The Inspector Rutledge detective stories are a favorite of mine. To quote an Amazon review:
[T]he books are set in the period just after the First World War, and Inspector Rutledge is a veteran of said conflict. Even more unique, he’s haunted by the ghost of one of his subordinates, a corporal whom Rutledge had to shoot and kill after the man panicked and tried to run away during a battle. The dead man doesn’t blame Rutledge for the incident, not exactly anyway, and serves as a sort of alter ego for Rutledge. You’re never entirely certain whether Hamish MacLeod’s ghost is really there, or merely a figment of Rutledge’s imagination, given that he was horribly scarred psychologically by the war.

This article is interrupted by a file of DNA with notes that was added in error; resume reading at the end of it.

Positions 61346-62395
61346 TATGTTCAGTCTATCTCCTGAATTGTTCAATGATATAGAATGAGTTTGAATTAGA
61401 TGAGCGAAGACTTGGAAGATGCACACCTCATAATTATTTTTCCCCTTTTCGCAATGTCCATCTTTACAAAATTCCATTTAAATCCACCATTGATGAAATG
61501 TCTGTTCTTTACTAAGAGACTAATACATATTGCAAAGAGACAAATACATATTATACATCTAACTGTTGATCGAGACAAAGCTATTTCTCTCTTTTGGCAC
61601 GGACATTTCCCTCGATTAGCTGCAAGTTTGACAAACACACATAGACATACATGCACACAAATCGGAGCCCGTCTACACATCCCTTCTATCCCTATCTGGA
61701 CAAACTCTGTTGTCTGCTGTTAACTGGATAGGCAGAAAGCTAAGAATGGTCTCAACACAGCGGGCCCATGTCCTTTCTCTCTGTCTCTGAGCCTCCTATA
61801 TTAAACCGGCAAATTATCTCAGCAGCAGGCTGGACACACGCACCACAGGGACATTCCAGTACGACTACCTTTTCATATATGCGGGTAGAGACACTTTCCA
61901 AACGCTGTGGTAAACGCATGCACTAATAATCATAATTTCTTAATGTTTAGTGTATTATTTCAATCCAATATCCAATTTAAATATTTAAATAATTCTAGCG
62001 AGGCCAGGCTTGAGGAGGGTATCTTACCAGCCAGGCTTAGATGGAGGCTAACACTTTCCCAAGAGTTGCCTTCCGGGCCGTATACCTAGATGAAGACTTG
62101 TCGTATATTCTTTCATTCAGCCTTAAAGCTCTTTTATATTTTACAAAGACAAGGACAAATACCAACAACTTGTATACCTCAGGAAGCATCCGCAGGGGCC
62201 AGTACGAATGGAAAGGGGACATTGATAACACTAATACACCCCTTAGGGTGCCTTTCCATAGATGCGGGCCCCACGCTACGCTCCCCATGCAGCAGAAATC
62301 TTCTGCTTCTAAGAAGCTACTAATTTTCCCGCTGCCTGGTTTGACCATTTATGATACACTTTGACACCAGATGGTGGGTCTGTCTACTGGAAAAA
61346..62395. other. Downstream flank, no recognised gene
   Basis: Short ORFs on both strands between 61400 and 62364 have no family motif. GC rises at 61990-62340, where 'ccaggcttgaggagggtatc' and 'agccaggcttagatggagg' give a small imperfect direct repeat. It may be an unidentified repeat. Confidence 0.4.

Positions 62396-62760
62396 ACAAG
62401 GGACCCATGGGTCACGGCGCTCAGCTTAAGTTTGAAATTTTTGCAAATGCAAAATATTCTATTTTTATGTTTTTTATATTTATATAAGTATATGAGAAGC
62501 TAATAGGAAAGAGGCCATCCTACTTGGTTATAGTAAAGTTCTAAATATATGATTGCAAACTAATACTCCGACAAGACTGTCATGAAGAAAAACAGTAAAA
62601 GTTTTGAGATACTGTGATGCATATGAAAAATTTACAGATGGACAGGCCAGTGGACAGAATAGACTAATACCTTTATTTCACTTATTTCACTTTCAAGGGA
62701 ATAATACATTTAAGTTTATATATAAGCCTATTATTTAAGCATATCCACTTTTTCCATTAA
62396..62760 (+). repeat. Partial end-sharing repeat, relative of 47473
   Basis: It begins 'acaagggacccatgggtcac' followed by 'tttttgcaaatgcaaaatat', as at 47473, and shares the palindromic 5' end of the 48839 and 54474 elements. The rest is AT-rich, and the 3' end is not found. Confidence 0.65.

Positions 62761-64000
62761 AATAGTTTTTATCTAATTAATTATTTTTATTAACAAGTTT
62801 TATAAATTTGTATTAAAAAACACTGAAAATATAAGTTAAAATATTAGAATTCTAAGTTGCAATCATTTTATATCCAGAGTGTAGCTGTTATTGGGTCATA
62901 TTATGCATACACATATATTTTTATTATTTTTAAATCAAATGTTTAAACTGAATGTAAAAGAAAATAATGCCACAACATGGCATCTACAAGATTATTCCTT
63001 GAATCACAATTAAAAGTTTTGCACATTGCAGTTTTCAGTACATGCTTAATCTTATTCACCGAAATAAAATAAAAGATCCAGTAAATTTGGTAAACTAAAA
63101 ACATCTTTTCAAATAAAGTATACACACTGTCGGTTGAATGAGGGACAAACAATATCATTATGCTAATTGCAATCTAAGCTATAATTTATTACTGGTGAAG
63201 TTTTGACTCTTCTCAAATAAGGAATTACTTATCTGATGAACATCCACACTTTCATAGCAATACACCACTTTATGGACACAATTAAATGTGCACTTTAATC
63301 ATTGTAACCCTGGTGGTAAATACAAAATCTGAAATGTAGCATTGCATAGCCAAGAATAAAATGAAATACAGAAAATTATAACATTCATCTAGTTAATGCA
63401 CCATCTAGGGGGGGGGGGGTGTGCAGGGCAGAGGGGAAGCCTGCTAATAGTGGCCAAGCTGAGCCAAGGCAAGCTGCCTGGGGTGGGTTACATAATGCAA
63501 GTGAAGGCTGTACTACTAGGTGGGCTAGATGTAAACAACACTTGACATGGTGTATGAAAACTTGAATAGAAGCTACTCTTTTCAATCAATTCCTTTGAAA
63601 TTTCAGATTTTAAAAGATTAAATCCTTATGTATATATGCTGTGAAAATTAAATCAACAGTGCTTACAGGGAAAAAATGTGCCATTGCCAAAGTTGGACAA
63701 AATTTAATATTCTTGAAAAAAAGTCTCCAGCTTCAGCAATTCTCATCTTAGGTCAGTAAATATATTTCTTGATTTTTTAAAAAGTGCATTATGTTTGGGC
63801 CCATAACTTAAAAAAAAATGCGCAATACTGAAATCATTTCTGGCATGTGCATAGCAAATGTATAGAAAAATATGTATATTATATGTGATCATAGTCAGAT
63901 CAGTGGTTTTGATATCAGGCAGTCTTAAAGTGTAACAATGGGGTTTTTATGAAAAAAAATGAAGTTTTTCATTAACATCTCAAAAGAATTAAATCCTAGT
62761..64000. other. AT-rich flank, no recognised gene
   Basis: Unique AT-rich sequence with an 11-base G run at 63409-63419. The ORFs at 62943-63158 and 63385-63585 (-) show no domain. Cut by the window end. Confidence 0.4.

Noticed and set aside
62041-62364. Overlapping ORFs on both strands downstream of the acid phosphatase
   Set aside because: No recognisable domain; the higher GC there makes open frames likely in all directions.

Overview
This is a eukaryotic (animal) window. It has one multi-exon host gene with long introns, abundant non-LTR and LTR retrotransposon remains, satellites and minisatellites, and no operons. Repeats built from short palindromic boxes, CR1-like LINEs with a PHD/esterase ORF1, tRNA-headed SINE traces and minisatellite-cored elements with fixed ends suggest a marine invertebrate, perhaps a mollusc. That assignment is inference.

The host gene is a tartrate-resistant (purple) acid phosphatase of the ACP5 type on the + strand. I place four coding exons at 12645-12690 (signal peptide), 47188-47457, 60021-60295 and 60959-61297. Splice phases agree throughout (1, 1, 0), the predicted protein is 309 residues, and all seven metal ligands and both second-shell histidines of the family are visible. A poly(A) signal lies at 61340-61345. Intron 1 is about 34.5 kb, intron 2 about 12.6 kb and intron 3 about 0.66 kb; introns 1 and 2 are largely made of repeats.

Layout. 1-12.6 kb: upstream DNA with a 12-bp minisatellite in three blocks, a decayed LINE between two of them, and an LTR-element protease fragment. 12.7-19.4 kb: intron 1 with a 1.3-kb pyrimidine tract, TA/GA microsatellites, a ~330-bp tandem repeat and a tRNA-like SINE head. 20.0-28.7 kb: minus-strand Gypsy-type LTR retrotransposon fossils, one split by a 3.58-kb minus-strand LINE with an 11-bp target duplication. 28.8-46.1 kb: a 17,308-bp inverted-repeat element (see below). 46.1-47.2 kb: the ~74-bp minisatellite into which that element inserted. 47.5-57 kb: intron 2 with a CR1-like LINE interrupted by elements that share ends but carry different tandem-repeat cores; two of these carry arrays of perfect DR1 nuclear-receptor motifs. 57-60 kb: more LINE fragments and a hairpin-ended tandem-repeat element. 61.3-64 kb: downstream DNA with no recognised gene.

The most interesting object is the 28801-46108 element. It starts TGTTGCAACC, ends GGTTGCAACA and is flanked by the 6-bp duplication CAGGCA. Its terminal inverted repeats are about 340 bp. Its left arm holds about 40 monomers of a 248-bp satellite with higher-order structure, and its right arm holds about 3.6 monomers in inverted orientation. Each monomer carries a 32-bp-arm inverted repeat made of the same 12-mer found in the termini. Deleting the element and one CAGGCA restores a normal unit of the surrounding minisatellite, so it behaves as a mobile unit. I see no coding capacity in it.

Hamish talks to the inspector and is often quicker to spot a problem, an inconsistency, or a wrong – “b’ware” he’ll say, or sometimes just “’ware.”
As defense counsel we all need a Hamish (not one we have killed of course). Sentencing is often the time in a trial when the ability to put as much favorable influential evidence or information before the fact-finder is at its apogee. That’s a good thing because the actual fundamental purpose of sentencing is – to parse the rules, “to mete out an appropriate sentence for this offender and offenses.” For some reason that’s why it struck me that United States v. Takara, ACM S31832 (A.F. Ct. Crim. App. 13 July 2012)(unpub.), is worth the read.